The Problem You were shooting horizontal and vertical plates with your friends at the club recently and thought you were doing OK. That is until two Junior Shooters you didn’t recognize showed up and asked to join the group. Of course, the youngsters were welcome to the group, but they were warned the shooting was against a timer, so there shouldn’t be disappointment if they didn’t fare as well as some of the other shooters.
When their turn came on the plate rack, they both smoked it in a hail of bullets and brass with no misses. The group was completely dumbfounded as both of them bested the top shooter in the group by a few tenths. You asked if they wanted stay in the rotation and shoot again, and both said yes, after which they did the same thing with almost an equal time.
One of the others shooting with the group asked how they could shoot so smoothly with that degree of consistency and accuracy.
The other replied, “You have to see ’em to hit ’em.” They then excused themselves and moved on to another range.
We were not sure what that statement meant and were too stunned to ask before they left the range.
The Solution One of the things I like about shooting is seeing young people become involved in the shooting sports, especially if they spend the time and develop the discipline it takes to excel. These two apparently had some good coaching and could apply what they were taught on demand.
I suspect the comment came from the way their coach trained them to shoot multiple shots and multiple targets. When starting with plates on a rack or a dueling tree it is important to see the sights on the plate as the trigger is being pulled through the moment of discharge, which is indicated by the muzzle flash and movement of the gun. Once the discharge is perceived, the eyes should transition automatically to the next target followed by the gun settling into an acceptable sight picture.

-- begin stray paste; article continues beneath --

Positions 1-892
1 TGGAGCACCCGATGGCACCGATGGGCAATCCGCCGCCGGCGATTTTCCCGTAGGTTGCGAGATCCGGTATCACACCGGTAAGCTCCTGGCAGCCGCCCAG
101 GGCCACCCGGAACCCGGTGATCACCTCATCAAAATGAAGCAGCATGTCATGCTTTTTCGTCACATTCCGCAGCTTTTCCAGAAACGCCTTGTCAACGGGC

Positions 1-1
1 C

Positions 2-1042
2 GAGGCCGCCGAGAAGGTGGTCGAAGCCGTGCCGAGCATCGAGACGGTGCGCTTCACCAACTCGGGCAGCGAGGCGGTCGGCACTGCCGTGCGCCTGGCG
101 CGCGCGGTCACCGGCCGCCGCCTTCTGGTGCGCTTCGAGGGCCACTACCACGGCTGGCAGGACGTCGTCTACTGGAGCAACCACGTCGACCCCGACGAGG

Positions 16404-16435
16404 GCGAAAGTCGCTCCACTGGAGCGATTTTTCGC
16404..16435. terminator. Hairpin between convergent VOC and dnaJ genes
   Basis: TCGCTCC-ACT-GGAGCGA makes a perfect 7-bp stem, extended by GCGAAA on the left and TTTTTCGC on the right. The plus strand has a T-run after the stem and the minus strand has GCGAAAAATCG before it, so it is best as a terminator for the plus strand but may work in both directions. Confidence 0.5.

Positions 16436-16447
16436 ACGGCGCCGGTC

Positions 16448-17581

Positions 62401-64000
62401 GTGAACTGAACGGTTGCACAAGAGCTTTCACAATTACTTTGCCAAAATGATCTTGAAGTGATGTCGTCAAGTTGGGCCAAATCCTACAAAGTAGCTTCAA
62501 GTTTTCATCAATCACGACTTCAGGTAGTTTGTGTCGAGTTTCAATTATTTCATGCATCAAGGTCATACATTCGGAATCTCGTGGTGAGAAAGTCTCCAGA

This may seem slow at first, but it is important to let the eyes lead when shooting multiple targets at speed. Repetition will increase the speed and reveal what visual input is needed to make a good hit. It may not be the classic perfect sight picture centered on the target, but as long as it generates hits—what’s not to like?
A critical thing to ensure is that the eyes are open and providing input during the entire shot string. It’s a pretty common condition among shooters to blink or otherwise lose the necessary visual input to shoot multiple targets in a fluid and consistent manner.
Often, when this happens, the shooter continues to pull the trigger at the speed he or she deems necessary to run the plates to their satisfaction in the hope that hits will still result. With the disconnect between the eye and the trigger finger, misses are going to happen. This usually increases trigger speed to make up for the lost target and results in more misses because of no visual input to guide the gun to the target.
If the shooter isn’t registering a sight picture sufficient to result in a hit, the trigger shouldn’t break. Outrunning the ability to see the sights on target with the speed of the trigger finger is wasting ammunition and shooting too fast.
If you or your friends find that blinking is a problem for you, refer back to my June 2018 column in Shooting Illustrated for help eliminating that particular malady.